Steins Pillar Trail

MODERATE 23 reviews
#1 of 2 trails in

Steins Pillar Trail is a 4 mile lightly trafficked out and back trail located near Prineville, Oregon that features beautiful wild flowers and is rated as moderate. The trail offers a number of activity options and is best used from May until October. Dogs and horses are also able to use this trail.

DISTANCE
4.0 miles
ELEVATION GAIN
895 feet
ROUTE TYPE
Out & Back

dog friendly

kid friendly

hiking

nature trips

rock climbing

trail running

horseback riding

forest

views

wild flowers

wildlife

rocky

1 month ago

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1 month ago

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2 months ago

2 months ago

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2 months ago

Awesome views overlooking the wilderness on the hike and great scenery all around. Came back to it for the first trail I ever ran, the hills and valleys make for a nice steep run too.

I hiked this trail about 1.5 months ago and it was beautiful. My only issue was the need for more water. Nice scenery and a decently maintained trail.

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4 months ago

Every step of this hike was beautiful! Worth the drive in you won't be disappointed.

4 months ago

4 months ago

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4 months ago

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4 months ago

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5 months ago

beautiful day. good hike and gorgeous views

6 months ago

What a beautiful day! Awesome scenery as well.

6 months ago

Neat quick little trail take you though beautiful ponderosa pine and old juniper forest. It's easy to overlook the last leg of the trail that takes you to the base of the rock, probably also the most strenuous part of the hike but so worth it!

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7 months ago

Excellent afternoon hike, dogs loved it, few patches of snow on trail, but no problem.

Monday, July 11, 2016

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Wednesday, March 16, 2016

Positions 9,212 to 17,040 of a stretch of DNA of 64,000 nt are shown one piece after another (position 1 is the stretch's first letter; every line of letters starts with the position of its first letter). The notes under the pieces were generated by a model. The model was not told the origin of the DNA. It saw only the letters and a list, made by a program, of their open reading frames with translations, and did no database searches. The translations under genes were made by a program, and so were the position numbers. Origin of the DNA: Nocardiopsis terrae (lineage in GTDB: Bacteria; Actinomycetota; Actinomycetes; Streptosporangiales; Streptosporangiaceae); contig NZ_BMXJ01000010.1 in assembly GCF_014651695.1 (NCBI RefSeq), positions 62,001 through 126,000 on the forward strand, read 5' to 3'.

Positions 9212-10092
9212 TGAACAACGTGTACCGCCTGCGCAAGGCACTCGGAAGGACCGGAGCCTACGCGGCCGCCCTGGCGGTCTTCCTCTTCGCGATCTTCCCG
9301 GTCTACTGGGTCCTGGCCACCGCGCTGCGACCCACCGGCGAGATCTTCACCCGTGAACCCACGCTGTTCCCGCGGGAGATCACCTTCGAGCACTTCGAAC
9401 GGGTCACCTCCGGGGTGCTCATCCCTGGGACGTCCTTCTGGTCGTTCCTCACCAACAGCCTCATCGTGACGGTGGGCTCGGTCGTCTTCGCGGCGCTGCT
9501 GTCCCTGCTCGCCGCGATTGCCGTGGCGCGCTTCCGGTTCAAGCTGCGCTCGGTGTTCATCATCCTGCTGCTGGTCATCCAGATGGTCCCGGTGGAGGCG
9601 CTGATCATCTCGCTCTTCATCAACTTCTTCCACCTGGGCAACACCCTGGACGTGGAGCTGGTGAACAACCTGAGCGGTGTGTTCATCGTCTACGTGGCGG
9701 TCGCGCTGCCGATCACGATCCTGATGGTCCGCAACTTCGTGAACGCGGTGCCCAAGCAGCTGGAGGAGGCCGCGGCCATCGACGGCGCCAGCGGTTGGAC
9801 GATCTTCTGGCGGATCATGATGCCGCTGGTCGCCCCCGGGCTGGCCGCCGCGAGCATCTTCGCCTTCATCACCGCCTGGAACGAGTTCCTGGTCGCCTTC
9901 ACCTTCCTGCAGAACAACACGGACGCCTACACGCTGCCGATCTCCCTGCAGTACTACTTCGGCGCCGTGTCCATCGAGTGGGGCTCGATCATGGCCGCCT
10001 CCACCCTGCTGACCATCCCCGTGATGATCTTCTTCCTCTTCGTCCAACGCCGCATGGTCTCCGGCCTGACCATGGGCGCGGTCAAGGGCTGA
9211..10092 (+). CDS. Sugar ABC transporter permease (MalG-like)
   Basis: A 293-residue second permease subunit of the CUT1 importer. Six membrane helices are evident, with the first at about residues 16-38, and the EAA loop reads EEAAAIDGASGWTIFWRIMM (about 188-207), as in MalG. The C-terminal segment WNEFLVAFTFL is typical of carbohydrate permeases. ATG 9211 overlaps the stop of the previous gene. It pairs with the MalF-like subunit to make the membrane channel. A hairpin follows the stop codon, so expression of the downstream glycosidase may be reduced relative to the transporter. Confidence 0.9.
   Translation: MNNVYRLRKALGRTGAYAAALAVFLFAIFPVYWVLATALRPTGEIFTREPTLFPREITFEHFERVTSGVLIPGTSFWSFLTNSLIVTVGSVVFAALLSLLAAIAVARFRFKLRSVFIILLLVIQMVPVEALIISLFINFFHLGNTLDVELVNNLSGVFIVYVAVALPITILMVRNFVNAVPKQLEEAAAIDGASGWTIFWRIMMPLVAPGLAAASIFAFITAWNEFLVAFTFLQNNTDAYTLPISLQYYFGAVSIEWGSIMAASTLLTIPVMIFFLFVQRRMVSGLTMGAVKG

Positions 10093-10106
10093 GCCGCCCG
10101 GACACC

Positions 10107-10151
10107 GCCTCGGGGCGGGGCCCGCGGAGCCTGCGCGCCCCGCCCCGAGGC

Just hiked this again 2 weeks ago. There was a recent wind storm, lots of trees down all over. Awesome weather and small patches of snow, here and there.. awesome as usual

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Thursday, June 11, 2015

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Monday, May 04, 2015

Stein's Pillar is a 350 foot tall, 120 foot wide pillar of rock. There are many examples of this type of pillar in Central Oregon but this one in particular was caused when avalanches of hot ash, volcanic dust and pumice flowed into this valley, followed by a long period of erosion that carved it out of the landscape. It is named for the discoverer, who found it in the 1860s. His name, Major Enoch Steen, was misspelled so often as 'Stein' that eventually it stuck. Moving on from the history bit, this is cool hike, passing through some burned areas. This area is plagued by fires due to dryness and lightning strikes. Last summer, the entire forest was closed due to wildfires. But the evidence of past fires has caused an interesting landscape of burned chunks of wood and dead snags, along with all the greenery. Quite a few wildflowers were blooming, which is always a bonus, too. And on a clear day, one can see the Cascades from 100 miles away. Once you reach the Pillar, climb into the grotto-like entrance on the right-hand side of it for views north into the Mill Creek Wilderness. The dog really enjoyed this hike, too, but be aware that there is as much ascent on the way back as there is on the way in. Tip: make sure you continue a mile down Mill Creek Road before turning off onto Road 500 for the climb to the trailhead. There is a viewpoint of the Pillar and an interpretive sign board.

hiking
Sunday, January 11, 2015